Review of the relevant portions of the transcript shows that appellant never objected generally to the relevancy of the testimony of MARTA's witness and never specifically invoked the above stated legal principle. Instead, the only objection that appellant ever raised was that the witness' testimony constituted inadmissible hearsay. The trial court implicitly overruled appellant's hearsay objection, admitting the testimony as explanatory of the witness' conduct. OCGA 24-3-2. Since appellant never objected to the relevancy of the witness testimony based upon the principle enunciated in Wright v. MARTA, supra, we cannot address that contention in the context of the instant appeal. "An objection to the admission or exclusion of evidence must be specifically raised at trial in order to be heard on appeal. [Cits.]" (Emphasis in original.) Hudson Properties v. C&S Nat. Bank, 168 Ga. App. 331, 332 (308 SE2d 708) (1983). Appellant does not enumerate as error the trial court's ruling as to the hearsay objection that was raised. Accordingly, we likewise need not decide the admissibility of the contested testimony under Momon v. State, 249 Ga. 865 (294 SE2d 482) (1982) and Teague v. State, 252 Ga. 534 (314 SE2d 910) (1984).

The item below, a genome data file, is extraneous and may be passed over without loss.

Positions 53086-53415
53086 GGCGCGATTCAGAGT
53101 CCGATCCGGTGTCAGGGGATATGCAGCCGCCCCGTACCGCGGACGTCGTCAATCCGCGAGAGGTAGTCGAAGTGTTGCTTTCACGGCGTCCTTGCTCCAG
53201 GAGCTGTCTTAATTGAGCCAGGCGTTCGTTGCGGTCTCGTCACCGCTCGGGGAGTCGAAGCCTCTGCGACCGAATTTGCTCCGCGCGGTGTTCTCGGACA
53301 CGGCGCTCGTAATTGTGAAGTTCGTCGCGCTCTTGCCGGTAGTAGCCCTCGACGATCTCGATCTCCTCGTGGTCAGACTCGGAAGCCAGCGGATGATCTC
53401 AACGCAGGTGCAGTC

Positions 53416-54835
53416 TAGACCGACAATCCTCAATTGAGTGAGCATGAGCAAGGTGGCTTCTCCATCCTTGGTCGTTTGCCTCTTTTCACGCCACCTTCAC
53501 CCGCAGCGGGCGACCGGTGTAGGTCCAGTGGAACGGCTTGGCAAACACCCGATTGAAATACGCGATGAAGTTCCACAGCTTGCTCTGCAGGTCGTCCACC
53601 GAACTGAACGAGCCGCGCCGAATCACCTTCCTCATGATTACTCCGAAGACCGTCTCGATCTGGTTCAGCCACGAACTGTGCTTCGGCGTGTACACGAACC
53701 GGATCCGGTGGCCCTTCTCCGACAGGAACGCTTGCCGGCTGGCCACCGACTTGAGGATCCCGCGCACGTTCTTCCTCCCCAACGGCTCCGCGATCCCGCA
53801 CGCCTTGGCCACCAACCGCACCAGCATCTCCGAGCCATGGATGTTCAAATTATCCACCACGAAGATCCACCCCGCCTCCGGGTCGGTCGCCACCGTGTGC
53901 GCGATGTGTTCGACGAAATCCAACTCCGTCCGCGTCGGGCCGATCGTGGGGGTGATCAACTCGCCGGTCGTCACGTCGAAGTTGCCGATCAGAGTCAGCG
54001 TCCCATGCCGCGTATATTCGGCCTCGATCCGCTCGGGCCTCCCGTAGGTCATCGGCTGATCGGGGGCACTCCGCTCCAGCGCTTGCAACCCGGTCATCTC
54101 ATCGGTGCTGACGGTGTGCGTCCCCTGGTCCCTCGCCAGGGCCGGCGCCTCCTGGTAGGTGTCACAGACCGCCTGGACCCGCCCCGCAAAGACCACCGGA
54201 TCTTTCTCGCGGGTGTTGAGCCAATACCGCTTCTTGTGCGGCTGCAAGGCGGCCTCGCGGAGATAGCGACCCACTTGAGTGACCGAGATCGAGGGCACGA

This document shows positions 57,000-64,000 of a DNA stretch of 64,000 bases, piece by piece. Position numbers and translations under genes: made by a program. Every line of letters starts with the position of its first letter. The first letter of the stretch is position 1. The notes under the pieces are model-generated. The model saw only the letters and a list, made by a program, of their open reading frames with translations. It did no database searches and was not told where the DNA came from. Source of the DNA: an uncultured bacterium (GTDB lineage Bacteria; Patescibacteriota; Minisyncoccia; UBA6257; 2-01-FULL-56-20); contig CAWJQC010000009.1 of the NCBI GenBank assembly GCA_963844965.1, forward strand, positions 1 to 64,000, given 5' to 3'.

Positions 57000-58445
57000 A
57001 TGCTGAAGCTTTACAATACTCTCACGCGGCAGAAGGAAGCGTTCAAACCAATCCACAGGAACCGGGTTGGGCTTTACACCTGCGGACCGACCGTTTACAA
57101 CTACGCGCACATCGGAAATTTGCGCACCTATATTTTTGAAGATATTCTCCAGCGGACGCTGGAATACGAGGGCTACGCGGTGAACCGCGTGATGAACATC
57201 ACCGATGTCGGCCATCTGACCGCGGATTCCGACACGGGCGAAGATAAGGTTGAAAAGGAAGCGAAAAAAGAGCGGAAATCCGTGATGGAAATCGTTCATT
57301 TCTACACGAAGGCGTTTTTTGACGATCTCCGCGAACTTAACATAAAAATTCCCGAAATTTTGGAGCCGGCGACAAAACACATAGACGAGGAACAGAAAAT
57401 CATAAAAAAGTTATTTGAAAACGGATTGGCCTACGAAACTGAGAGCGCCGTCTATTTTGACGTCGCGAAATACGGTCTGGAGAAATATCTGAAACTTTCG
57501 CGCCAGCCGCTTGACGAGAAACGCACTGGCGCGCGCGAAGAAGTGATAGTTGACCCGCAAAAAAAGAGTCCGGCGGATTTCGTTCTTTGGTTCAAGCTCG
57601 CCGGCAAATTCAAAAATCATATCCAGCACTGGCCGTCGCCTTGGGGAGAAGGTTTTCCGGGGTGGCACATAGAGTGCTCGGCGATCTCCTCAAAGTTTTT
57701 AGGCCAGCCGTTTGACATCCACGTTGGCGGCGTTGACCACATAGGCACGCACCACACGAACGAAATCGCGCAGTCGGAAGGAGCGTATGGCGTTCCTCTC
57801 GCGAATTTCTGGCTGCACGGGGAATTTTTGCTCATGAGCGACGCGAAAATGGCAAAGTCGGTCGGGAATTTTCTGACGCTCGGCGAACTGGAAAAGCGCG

2. Appellant produced an expert witness who, on direct examination, testified that the consequential damages to the remaining property amounted to $18,000. After cross-examination, MARTA moved to strike the witness' testimony as to the $18,000 figure. The trial court granted the motion and appellant enumerates this ruling as error.